My server had an unauthorized login attempt today. Really, it was more along the lines of 2,000 login attempts. Why is my server under attack? Simply because it is on the internet. See, this is actually a normal day for a small server. Last week, there were just over 12,000 attempts.

So, business as usual for a server looks something like walking through a zombie filled wasteland armed only with a cowbell and a belt made of bacon. Not exactly comforting. Thankfully, we can greatly increase our level of security with just a few lines of configuration.

The Game Plan

Though it won’t thwart every attack, we can greatly increase our security by changing the way that we authenticate against our server. Out of the box, the easiest way to connect to an SSH server is using our username and password. Unfortunately, since passwords tend to be easy to programmatically guess, it also happens to be the lowest security method. Not exactly a great combination.

Thankfully, this isn’t the only way to authenticate. Instead of passwords, we’re going to use a preshared key.

Preshared Key?

Our authentication scheme consist of two files: a public and a private key. True to their names, our public key can be shared with any party without compromising our authentication scheme. The private key, however, is a bit more… private. 1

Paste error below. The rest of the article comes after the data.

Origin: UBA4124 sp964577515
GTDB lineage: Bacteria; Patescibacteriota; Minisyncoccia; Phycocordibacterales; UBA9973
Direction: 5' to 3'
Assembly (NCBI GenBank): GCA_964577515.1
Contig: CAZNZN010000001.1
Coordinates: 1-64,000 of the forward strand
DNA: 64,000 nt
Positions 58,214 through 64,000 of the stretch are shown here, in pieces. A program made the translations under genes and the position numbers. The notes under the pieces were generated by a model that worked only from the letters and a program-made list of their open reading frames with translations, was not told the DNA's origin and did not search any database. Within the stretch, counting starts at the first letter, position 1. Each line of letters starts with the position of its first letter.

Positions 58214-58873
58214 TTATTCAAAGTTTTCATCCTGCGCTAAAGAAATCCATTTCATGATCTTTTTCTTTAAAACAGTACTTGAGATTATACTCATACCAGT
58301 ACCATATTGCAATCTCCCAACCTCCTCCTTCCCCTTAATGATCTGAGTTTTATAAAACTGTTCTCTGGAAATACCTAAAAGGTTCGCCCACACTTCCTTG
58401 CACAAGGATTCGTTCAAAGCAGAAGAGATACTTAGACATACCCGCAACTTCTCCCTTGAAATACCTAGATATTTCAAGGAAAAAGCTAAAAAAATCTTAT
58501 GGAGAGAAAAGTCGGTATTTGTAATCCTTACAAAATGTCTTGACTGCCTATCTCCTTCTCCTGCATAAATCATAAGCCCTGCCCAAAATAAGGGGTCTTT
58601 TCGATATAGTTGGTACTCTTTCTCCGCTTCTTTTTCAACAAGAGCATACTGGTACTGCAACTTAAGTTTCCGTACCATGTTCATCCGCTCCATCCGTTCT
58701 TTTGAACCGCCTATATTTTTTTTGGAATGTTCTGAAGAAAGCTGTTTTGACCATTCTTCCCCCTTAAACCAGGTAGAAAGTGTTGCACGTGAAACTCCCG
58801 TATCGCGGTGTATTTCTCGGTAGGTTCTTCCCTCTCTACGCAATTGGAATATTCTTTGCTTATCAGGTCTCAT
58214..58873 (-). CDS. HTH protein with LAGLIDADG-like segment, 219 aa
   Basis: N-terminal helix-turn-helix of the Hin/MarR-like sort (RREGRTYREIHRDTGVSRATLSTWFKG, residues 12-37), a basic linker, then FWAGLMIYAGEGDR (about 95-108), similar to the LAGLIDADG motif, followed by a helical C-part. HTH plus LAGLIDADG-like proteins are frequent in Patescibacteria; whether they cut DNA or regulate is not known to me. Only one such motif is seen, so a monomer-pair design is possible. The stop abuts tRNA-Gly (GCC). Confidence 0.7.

When connecting to our remote server, our local machine will employ our private key in order to create a complex digital signature. After passing the signature to the server, the server will be able to use our public key to verify that the signature was created by us. As an extra bonus, not only is this more secure, but it no longer requires an interactive password prompt.

To start, we’ll need to generate a new key pair.

ssh-keygen

After this, you should have two new files: ~/.ssh/id_rsa (private key), and ~/.ssh/id_rsa.pub (public key). The next thing we need to do is to associate our public key with our account on the remote server.

ssh-copy-id jrogers@dbprd1.example.com

At this point, you should be able to login without using a password.

ssh jrogers@dbprd1.example.com

Assuming you weren’t prompted for a password, we can assume our key was setup properly. With that complete, the last step is to disable password authentication entirely.

vim /etc/ssh/sshd_config

With vim open, find the PasswordAuthentication directive and set it to ‘no’.

PasswordAuthentication no

Finally, restart sshd and prepare to sleep a little more soundly.

service sshd restart

Footnotes

  1. Should you be curious about the details, you can find more about Public Key cryptography on Wikipedia. As a warning, be prepared to stomach countless hypothetical conversations between Alice and Bob